"“The Corpse Exhibition: And Other Stories of Iraq,” by Hassan Blasim, is the most important book to come out of the Iraq War. Blasim, whom I met with last week in Princeton, N.J., has a faultless eye for revealing detail, a ribald black humor and a psychological brilliance that makes every story in his book a depth charge. In this collection of short stories he explores through fiction the culture of violence unleashed under the bloody dictatorship of Saddam Hussein and exacerbated by an American occupation that has destroyed the damaged social cohesion and civil life that survived Saddam’s regime. His prose, courtesy of a brilliant translation by Jonathan Wright, is lyrical, taunt and riveting.
Militarism and violence are diseases. It does not matter under what guise they appear. Renegade jihadists, Shiite death squads, Sunni militias, Saddam’s Baathists and secret police, Kurdish Peshmerga rebels, al-Qaida cells, gangs of kidnappers and the U.S. Army 101st Airborne are all infected with the same virus. And it is a virus Blasim fearlessly inspects. By the end of this short-story collection the reader grasps, in a way no soldier’s memoir or journalistic account from Iraq can explicate, the crucible of war and the unmitigated horror of violence itself. The book is a masterpiece.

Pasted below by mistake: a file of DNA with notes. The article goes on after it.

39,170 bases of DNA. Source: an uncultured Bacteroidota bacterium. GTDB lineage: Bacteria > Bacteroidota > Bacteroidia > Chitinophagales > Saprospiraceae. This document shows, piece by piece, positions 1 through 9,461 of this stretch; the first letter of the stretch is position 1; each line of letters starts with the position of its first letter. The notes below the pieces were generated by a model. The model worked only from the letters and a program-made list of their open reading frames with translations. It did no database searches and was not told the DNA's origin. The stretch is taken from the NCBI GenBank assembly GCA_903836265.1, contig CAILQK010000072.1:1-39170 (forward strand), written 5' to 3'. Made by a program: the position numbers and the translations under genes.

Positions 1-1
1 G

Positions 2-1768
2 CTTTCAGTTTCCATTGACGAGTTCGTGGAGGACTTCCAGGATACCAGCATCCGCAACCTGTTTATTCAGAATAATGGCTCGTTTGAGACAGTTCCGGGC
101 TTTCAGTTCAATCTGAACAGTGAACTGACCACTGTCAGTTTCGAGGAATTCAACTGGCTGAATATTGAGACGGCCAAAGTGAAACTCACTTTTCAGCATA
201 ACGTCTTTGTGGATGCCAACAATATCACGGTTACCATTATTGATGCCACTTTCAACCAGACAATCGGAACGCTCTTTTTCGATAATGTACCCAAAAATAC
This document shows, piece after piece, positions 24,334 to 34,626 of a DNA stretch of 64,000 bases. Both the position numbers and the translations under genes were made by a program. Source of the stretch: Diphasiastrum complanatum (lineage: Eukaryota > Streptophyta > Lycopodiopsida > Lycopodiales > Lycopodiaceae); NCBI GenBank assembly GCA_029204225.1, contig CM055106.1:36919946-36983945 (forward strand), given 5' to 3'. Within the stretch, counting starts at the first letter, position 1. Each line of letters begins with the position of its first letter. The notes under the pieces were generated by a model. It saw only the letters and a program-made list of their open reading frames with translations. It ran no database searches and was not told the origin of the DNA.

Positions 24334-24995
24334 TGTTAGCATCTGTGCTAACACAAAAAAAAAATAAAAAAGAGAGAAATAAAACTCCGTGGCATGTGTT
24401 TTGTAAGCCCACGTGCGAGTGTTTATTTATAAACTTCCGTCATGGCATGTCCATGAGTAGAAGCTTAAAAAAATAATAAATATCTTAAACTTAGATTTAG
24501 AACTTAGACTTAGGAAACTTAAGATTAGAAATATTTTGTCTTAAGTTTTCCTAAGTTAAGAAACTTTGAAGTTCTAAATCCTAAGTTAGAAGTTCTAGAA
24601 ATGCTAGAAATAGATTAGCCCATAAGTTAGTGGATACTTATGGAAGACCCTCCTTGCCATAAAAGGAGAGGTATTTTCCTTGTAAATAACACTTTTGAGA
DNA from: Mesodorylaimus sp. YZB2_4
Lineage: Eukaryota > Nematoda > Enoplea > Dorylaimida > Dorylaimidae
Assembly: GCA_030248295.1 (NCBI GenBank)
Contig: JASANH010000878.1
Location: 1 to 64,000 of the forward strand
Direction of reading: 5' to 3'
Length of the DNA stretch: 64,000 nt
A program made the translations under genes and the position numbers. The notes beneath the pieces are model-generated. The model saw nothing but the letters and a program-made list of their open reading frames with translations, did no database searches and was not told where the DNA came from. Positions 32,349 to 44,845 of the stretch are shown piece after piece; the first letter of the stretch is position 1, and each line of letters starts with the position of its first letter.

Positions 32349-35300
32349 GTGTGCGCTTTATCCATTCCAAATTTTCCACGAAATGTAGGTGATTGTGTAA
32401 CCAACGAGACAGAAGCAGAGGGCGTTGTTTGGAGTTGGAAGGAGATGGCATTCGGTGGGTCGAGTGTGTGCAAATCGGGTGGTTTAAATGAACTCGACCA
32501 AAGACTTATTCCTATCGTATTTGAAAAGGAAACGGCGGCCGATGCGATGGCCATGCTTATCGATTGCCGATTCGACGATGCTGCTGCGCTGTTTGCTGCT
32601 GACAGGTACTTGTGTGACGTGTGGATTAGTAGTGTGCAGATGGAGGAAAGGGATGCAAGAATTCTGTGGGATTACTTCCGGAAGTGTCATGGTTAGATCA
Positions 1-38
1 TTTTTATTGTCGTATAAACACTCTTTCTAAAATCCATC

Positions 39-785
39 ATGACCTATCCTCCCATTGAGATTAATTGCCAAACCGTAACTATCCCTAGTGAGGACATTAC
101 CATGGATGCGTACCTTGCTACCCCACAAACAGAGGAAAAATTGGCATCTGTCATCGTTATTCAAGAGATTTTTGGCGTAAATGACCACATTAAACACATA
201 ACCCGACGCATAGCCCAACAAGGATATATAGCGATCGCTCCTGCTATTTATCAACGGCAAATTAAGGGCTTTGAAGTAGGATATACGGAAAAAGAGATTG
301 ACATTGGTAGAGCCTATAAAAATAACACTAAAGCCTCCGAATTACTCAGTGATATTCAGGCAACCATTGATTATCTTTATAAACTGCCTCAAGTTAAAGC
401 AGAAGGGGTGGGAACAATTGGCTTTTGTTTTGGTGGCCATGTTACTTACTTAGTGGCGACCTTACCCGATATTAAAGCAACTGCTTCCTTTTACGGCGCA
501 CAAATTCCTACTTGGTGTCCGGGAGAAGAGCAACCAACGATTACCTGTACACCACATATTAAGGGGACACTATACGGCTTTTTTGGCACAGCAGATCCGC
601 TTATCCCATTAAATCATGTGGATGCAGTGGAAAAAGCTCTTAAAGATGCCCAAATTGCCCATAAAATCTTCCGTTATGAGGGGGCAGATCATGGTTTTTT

.....Blasim, like his characters, endures the covert racism of supposedly post-racial societies. Liberal white Europeans and Americans, he says, regard racism as wrong but continue to unconsciously express racist impulses. Blasim, for example, was reading a book in a subway car when an older woman next to him asked if it was in Arabic. “It is beautiful script,” she told him. “The writing goes from right to left, doesn’t it?” He nodded. “Are you reading the Koran?” she asked. “No,” he said, “Kafka.”
He described to me his ordeal of getting a visa so he could go to the United States to give readings. At the U.S. Embassy in Helsinki he had to pass through a security gantlet. When he eventually arrived before a woman behind a bulletproof window, she asked him the address he would be staying at in the U.S. He did not remember. When he said he would get the information from his bag, she shouted, “Don’t move!” “I felt I was back in Iraq. The U.S. Army does not need a visa to go to Iraq. No one invites them. They arrive with guns. But if you are a writer and try to go to America with an invitation from your publisher you are nothing because you are an Iraqi.”......."